Next American Media Makers today announced an exciting new partnership with Sabio, one of the nation's oldest and most successful coding "bootcamps"in the country. Through Sabio, NAMM is launching a series of intensive Digital Content Productions courses designed to train students for jobs and careers in one of the fastest-growing tech sectors. The first course - part of a two-track program that includes a course in Advanced Digital Content Production - starts the week of Jun
Title: Multi-Media Journalist Employer: KPNX 12 News - Phoenix How Long: 5 years Education: Bachelor of Arts in Journalism, Baylor University in Waco, Texas I am proud to be from the Navajo Nation and I grew up in Glendale, Arizona.
[if !supportLineBreakNewLine] Digital is the future of news. I believe the way we consume news will be completely different in 10 years – the days of sitting down at the TV to watch the nightly news are long gone. What got you interested in di
My personal story fuels our origins story. It explains why I am so passionate about this project and why I believe we must invest in training programs for our youth and our communities. It is also a case study for the Power of our Story. I have been a storyteller all of my life. My reporting days began in high school in the border town of Nogales, Arizona. I joined my school newspaper and quickly realized it didn’t accurately reflect our reality as students, so I started an “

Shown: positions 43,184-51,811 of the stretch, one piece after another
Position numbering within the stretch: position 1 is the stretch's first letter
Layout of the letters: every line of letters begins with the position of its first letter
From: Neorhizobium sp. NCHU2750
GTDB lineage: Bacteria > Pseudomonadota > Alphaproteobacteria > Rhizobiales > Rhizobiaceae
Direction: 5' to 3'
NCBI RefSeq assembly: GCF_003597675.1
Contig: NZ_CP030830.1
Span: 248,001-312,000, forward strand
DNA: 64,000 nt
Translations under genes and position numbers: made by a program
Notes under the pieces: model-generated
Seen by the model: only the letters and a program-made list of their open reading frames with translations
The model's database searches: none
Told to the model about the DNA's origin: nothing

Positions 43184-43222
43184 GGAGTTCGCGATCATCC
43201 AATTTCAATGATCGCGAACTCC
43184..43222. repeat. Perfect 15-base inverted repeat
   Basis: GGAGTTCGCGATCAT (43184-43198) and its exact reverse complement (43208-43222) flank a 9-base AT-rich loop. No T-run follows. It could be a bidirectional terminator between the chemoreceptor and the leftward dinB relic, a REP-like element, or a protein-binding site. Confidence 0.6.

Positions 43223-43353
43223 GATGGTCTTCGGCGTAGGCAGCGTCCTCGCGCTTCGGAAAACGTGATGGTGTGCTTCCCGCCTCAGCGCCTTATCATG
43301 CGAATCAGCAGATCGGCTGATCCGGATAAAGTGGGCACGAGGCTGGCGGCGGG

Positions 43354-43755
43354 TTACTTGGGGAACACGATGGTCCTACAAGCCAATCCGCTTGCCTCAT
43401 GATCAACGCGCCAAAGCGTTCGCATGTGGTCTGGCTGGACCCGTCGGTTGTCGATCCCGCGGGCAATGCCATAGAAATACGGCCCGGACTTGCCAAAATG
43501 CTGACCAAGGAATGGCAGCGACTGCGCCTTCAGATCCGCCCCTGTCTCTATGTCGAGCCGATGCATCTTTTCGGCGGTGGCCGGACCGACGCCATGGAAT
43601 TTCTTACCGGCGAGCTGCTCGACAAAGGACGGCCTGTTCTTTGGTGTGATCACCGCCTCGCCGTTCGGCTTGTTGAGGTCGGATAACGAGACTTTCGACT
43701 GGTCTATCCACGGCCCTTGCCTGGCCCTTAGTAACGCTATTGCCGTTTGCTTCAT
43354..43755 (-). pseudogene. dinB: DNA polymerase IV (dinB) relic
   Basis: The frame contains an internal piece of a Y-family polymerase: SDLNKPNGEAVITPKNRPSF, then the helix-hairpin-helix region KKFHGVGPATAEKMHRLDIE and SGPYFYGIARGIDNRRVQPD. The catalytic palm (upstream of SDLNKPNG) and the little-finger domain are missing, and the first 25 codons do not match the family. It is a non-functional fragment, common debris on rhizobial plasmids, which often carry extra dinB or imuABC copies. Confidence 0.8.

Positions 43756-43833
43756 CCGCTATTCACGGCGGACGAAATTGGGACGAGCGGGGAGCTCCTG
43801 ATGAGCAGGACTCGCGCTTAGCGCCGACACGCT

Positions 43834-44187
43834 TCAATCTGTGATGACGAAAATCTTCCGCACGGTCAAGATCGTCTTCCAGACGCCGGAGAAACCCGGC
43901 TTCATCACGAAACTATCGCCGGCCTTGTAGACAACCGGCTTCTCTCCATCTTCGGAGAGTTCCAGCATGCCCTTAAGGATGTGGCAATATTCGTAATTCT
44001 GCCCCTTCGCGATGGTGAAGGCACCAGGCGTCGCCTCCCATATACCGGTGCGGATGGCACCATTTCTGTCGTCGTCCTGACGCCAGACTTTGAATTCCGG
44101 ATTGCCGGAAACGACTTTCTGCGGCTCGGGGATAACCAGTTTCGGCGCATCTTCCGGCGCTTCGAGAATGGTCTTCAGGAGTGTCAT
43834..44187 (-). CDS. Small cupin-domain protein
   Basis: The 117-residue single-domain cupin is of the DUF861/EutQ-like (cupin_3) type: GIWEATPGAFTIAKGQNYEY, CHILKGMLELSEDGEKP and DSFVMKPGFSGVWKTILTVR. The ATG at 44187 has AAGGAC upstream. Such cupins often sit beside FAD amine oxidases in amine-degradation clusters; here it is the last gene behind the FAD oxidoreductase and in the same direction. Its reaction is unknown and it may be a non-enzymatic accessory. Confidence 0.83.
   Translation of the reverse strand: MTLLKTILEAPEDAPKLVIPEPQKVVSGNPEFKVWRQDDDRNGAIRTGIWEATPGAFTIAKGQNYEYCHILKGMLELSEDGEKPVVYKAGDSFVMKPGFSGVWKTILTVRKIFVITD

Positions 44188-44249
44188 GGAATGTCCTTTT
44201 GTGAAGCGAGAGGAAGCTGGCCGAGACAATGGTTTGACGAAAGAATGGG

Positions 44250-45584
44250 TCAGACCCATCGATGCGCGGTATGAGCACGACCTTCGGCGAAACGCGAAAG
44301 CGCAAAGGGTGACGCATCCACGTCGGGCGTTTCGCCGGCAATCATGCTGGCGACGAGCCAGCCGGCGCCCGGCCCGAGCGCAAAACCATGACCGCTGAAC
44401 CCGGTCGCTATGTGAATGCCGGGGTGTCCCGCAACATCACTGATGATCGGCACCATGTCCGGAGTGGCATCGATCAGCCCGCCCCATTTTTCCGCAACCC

There are now more news sites than ever - and more going online every week. News about education, the environment, politics - you name it and there are dozens of news sites dedicated to the topic of your choice.
This is particulary true for the nonprofit sites - organizations funded mostly by foundations ostensibly committed to giving voice to those left out by commercial and corporate news sites. So have we reached a point where everyone has a voice? Everyone has a chance
Remember cable access TV shows? They provided local audiences some of the most interesting, entertaining and also boring and sometimes silly programming we ever saw. I specifically remember a talk show where sock puppets interviewed each other about political affairs, a cooking show where the chef seemed either drunk or high, and a wonderful program about art history taught by a nun. Nutty or not, these programs also gave communities valuable broadcast airtime to discuss loca